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“He gave me the freedom to find out what I wanted”

“He gave me the freedom to find out what I wanted”

Photographer:Fotograaf: Joey Roberts/ Simone Golob

Gerhard Weiss inspired by Wilfried Brauer

His openness, kindness and sharp mind; this is what Gerhard Weiss, chair of the Department of Knowledge Engineering, remembers most about his former PhD supervisor Wilfried Brauer (1937–2014). “His style made people feel committed.”

Brauer, professor emeritus at the Technical University of Munich, was one of the pioneers of computer science. “He was a member of almost every important international committee or advisory board in the field, and played a big role in determining what should be taught in computer science study programmes”, says Weiss.

But although Brauer’s scientific achievements are significant, it was his personality that made him important to Weiss, who did his PhD in Munich. “He was quite famous, but he never put himself in the foreground. He was always friendly, humble and patient. His students could fully rely on him. For instance, it was normal for PhD students to have six-month contracts. But we were never worried that we wouldn’t get a renewal; he’d always somehow manage to find the funding.”

Weiss was impressed by how open Brauer was to new ideas. “He would never say: ‘That’s not what we’re doing here.’ He was always curious about why you found something interesting and what you would do with it. He was on top of ongoing developments, but didn’t stick to mainstream themes.” Today’s scientific world could do with a bit more of that attitude, Weiss feels. “To have topsectoren [sectors the Netherlands aims to excel in –Ed.] is useful in many ways, but we should also encourage and support academics, especially young ones, to do research outside these sectors.”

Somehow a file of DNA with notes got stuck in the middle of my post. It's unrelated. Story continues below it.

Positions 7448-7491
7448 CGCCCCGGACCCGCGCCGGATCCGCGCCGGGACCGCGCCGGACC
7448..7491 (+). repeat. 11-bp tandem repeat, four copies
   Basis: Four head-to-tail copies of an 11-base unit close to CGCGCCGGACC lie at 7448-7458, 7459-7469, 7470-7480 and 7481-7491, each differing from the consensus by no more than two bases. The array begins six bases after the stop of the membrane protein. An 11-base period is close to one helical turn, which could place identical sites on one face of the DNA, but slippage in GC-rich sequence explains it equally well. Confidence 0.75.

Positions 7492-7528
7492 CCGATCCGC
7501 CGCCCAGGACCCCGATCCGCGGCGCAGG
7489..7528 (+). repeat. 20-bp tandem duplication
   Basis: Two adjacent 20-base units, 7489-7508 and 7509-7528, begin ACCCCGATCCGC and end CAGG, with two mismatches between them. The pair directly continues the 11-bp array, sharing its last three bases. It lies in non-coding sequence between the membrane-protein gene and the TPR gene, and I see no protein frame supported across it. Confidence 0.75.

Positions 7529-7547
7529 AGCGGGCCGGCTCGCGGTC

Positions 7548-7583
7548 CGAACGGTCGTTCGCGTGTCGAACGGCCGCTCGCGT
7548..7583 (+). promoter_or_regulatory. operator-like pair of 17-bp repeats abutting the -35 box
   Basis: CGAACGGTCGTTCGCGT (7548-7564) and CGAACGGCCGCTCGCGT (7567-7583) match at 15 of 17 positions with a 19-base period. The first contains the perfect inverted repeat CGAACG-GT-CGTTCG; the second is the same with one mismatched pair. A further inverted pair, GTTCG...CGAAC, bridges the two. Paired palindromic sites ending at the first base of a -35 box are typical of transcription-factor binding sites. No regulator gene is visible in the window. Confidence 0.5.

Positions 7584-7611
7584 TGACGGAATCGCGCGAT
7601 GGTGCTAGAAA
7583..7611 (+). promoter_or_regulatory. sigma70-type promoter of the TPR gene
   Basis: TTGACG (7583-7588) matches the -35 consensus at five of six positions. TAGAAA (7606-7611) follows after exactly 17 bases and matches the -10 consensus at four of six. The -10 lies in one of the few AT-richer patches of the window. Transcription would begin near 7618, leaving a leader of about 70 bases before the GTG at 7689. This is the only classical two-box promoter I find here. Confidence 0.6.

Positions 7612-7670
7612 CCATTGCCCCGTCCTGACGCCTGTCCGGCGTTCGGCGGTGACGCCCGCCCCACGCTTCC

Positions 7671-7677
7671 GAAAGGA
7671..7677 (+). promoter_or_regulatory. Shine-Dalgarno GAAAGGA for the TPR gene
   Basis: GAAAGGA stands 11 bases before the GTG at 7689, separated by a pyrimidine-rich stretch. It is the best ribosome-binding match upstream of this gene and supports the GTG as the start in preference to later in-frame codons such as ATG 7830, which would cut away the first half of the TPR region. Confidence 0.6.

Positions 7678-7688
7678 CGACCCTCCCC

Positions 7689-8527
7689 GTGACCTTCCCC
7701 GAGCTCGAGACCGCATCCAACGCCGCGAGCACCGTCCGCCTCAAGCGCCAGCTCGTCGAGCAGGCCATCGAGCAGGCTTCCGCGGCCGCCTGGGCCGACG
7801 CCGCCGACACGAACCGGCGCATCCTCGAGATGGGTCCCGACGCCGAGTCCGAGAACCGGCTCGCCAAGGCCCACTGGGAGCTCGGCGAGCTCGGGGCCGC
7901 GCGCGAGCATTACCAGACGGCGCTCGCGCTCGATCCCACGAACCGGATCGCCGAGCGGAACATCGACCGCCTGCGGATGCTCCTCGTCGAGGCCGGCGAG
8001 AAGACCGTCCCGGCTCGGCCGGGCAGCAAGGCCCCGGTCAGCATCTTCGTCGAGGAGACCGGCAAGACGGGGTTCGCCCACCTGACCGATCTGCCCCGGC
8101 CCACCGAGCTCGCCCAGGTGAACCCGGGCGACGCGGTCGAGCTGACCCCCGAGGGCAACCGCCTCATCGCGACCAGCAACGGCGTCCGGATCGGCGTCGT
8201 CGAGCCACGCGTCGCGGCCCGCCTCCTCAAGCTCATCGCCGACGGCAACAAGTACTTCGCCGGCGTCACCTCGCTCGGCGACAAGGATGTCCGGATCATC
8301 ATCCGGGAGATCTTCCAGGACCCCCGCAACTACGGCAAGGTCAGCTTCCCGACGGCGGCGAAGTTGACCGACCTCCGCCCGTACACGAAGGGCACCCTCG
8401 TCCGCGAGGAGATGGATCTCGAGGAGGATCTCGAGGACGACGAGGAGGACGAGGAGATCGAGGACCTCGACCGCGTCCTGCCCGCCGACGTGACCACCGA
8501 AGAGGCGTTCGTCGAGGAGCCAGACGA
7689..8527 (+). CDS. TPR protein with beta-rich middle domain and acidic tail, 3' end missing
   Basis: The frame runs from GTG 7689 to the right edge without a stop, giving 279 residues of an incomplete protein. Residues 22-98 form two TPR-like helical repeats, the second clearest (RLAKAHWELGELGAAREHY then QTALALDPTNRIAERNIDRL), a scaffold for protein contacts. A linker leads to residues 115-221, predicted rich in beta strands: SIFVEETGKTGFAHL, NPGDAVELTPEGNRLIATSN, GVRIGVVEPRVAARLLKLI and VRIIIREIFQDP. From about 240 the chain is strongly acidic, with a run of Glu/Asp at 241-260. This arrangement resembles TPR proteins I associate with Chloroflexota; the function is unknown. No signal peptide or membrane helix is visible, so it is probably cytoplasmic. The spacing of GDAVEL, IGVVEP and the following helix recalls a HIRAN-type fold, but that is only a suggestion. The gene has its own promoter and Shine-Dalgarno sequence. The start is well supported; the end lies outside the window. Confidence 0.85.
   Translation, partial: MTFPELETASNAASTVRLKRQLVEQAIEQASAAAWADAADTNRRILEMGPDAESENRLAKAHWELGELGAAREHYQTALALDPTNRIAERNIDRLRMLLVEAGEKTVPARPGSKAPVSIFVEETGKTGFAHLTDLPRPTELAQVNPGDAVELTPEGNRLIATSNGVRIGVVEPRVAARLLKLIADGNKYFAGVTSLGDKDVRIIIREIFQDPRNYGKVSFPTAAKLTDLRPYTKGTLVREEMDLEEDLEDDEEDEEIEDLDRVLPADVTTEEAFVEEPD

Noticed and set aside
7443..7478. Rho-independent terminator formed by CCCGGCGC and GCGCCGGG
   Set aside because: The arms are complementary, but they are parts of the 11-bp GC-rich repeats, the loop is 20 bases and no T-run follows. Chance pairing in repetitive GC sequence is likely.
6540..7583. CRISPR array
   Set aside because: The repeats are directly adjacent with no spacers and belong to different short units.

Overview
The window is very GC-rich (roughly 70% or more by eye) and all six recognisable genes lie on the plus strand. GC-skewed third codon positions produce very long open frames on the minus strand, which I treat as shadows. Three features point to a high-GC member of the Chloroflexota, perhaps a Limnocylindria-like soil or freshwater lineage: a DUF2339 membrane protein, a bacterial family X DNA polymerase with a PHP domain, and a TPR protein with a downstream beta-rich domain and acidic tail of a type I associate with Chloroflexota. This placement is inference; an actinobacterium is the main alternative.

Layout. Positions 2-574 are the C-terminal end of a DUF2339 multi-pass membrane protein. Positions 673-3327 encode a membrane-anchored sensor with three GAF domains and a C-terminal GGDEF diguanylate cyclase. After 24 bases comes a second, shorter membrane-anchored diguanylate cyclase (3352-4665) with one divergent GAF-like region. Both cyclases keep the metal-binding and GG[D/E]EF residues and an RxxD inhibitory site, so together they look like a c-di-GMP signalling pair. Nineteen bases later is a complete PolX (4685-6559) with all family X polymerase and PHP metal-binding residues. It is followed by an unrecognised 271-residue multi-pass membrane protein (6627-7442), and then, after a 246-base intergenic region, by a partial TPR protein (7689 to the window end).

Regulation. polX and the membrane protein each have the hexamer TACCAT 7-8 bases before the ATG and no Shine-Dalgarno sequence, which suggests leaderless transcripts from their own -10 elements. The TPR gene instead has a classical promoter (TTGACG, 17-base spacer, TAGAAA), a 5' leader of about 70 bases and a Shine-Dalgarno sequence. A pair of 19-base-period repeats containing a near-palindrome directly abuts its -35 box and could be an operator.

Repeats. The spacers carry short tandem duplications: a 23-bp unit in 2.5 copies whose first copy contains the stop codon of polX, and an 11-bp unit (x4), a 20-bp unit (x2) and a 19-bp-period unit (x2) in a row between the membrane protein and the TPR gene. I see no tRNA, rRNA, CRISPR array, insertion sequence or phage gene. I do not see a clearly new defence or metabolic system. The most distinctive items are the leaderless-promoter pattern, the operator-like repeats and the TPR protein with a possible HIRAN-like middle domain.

Weiss tries to approach PhD students with the same openness; in the same way that Brauer gave him the freedom to find out what he wanted to do. “I encourage them to be curious and to risk failure. To show that something doesn't work can also be a very useful result. Brauer would give hints about research topics you might like, but the final decision was up to you. He was great in helping you find the right questions. He could dive into details, but never forgot the big picture.” Brauer asked his students questions to identify the possible flaws in their design. “If there was an inconsistency, he would find it within minutes. He had such a sharp mind, it was amazing to see.”  

The PhD students in Brauer’s research team felt safe, almost like part of a family, says Weiss. “His style made people feel committed. We wanted to show him that he could rely on us, like we could rely on him. Be worthy of his trust and loyalty.” His former PhD students get together for annual meetings. “It’s really a community. Until he became seriously ill, Brauer would also attend. Or his wife Ute – they were a unique, great team.”

This is a series in which researchers talk about the person who inspired them most

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